Database Performance for Rails Applications

Database Performance for Rails Applications

Tips on fixing database performance problems and a few war stories from fixing performance at Cookpad

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Leonard Chin

March 21, 2018
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  1. 3.

    About Cookpad • Web/iOS/Android • 22 languages • 68 countries

    • 30M monthly average users • 1.1 million+ recipes
  2. 4.

    Big, but not Huge • 10-20 Rails web app servers

    • 5+ database servers (Aurora MySQL) • Memcached/Redis instances • CDN for assets (Fastly) • 1000s of req/s • Plenty of data
  3. 7.

    Average is Easy • It’s easy (and feels good) just

    to look at the average • Unfortunately, it doesn’t tell you much. • Worse, looking at averages hides real performance problems.
  4. 8.

    Percentiles Response Time (ms) 45 54 44 42 42 41

    51 40 250 24 35 36 32 32 49 28 40 28 980 18 50 30 30 42 50 38 39 60 32 42 • Average: 70ms • Median: 40ms • 90th Percentile: 54.6ms • 95th Percentile: 193ms • 99th Percentile: 812ms • Maximum: 980ms * This is illustrative example data
  5. 9.

    The 99th Percentile • Slower than the other 99% •

    Often slow because they have more data • Probably your best (heaviest!) users • They’re your 1%
  6. 10.
  7. 11.

    The 1% at Cookpad • Users who publish lots of

    recipes • Users who bookmark and cook lots of recipes • Uses who follow lots of other users
  8. 13.

    Big (well, medium) Data • Tables with lots of records

    (e.g. millions) • Users with lots of records (10,000s) • Commonly used tables (lots of load) • i.e. database performance
  9. 14.

    Finding Slow Endpoints If averages are useless, where do we

    look? • Use performance monitoring that can eind your 99th percentile slow transactions ‣ e.g. NewRelic, Skylight • Look at your database’s slow query log • Look at your error logs for timeouts • Listen to your best users
  10. 17.

    My Bookmarks Don’t Load Rack::Timeout::RequestTimeoutException: Request ran for longer than

    19000ms app/views/bookmarks/_list.html.erb:4:in `block in _app_views_bookmarks__list_html_erb__1896250766765096406_70283982598900' <%= render partial: "bookmarks/bookmark", collection: bookmarks %> app/views/bookmarks/_list.html.erb:2:in `tap' <% bookmarks.page(params[page]).tap do |bookmarks| %> app/views/bookmarks/_list.html.erb:2:in `_app_views_bookmarks__list_html_erb__1896250766765096406_70283982598900' <% bookmarks.page(params[page]).tap do |bookmarks| %> app/views/layouts/_bookmarks_all.html.erb:5:in `_app_views_layouts__bookmarks_all_html_erb__1020300051023946889_70283969077 500' <%= render "bookmarks/list", bookmarks: current_user.bookmarks.listing.recent, name: "recent_bookmarks" %> app/views/layouts/_sidebar.html.erb:87:in We were getting timeouts in our error logs on Sentry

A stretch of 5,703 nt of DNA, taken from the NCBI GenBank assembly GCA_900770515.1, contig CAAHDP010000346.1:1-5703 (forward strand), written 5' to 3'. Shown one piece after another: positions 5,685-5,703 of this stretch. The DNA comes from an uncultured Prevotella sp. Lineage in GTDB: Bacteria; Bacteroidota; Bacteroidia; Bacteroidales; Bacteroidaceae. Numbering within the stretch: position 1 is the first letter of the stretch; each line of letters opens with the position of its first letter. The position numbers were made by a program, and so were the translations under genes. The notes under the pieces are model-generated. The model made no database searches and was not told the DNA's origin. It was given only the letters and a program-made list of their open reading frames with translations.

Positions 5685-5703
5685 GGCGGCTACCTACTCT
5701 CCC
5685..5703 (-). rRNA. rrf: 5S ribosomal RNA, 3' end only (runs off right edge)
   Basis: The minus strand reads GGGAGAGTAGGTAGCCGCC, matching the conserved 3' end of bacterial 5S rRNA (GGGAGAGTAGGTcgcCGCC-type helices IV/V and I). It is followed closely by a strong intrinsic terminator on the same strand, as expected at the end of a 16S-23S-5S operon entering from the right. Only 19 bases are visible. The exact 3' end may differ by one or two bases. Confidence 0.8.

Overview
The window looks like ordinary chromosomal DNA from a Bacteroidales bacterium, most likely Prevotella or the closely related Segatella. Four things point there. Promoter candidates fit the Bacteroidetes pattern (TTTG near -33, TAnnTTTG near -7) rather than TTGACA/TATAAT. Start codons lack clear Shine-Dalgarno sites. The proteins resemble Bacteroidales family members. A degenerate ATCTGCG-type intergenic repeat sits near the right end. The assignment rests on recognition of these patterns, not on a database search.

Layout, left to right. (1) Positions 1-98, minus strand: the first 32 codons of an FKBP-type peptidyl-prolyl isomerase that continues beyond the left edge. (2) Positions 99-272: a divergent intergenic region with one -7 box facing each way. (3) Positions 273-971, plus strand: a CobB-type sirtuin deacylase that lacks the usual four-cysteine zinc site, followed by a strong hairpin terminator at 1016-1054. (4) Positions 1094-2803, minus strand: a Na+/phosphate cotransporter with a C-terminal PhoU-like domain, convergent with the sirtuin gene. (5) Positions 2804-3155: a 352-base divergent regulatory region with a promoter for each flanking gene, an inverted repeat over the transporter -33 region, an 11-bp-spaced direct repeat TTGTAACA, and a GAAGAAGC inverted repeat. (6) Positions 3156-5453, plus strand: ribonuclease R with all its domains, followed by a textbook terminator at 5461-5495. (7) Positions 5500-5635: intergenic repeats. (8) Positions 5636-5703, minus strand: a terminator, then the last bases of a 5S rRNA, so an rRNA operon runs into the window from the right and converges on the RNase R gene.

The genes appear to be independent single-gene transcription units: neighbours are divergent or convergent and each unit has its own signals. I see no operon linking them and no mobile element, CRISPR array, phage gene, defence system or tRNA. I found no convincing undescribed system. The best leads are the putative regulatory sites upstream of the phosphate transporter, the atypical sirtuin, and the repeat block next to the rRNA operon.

11. 21.

    What’s the problem? • This is our top page •

    Usually, super fast • Unless….
  12. 22.

    User-specieic content • There’s a list of user bookmarks in

    the menu • There are lots of bookmarks (100M records) • A user can have a LOT of bookmarks
  13. 23.

    The implementation # In the view current_user.bookmarks.listing.recent # As SQL

    SELECT `bookmarks`.* FROM `bookmarks` WHERE `bookmarks`.`user_id` = ? ORDER BY visited_at DESC LIMIT ? OFFSET ? Looks simple enough?
  14. 25.

    You an EXPLAIN locally, too # In the view current_user.bookmarks.listing.recent.explain

    # As SQL EXPLAIN SELECT `bookmarks`.* FROM `bookmarks` WHERE `bookmarks`.`user_id` = ?;
  15. 26.

    Production results are better • The amount of data you

    have is going to greatly affect your query performance • The load on the database’s CPU from other queries will also affect performance • You can get good test results locally, but nothing beats production results
  16. 27.

    Understanding the EXPLAIN We use MySQL (Aurora), but the principles

    apply to most RDBMS • We’re using an index. This is good. • extras has using 2ilesort. This is bad. • rows_examined is quite large. This is bad, sometimes.
  17. 28.

    Why? • Why is an index good to have an

    index? • Why is eilesort bad? • Why does rows_examined matter?
  18. 30.
  19. 31.

    Database Internals Indexes and tables are stored separately. • Table

    rows are stored on disk as… ‣ a B-tree in som databases MySQL (InnoDB) ‣ a Heap table in others (e.g. Postgres) • Indexes are (also) B-trees where the leaf nodes point to the table rows
  20. 32.

    What’s a B-tree? • It’s sorted, tree data structure •

    It self-balances and can have lots of branches • It’s fast: Logarithmic time for search ‣ i.e. O(log n) ‣ Great for indexes
  21. 33.

    Index as a B-Tree 25 40 1 6 13 32

    3 4 28 35 1 99 110 120 123 78 12 54 65 90 75 78 89 41 2 7 Leaf nodes are primary keys (row ids) pointing to the record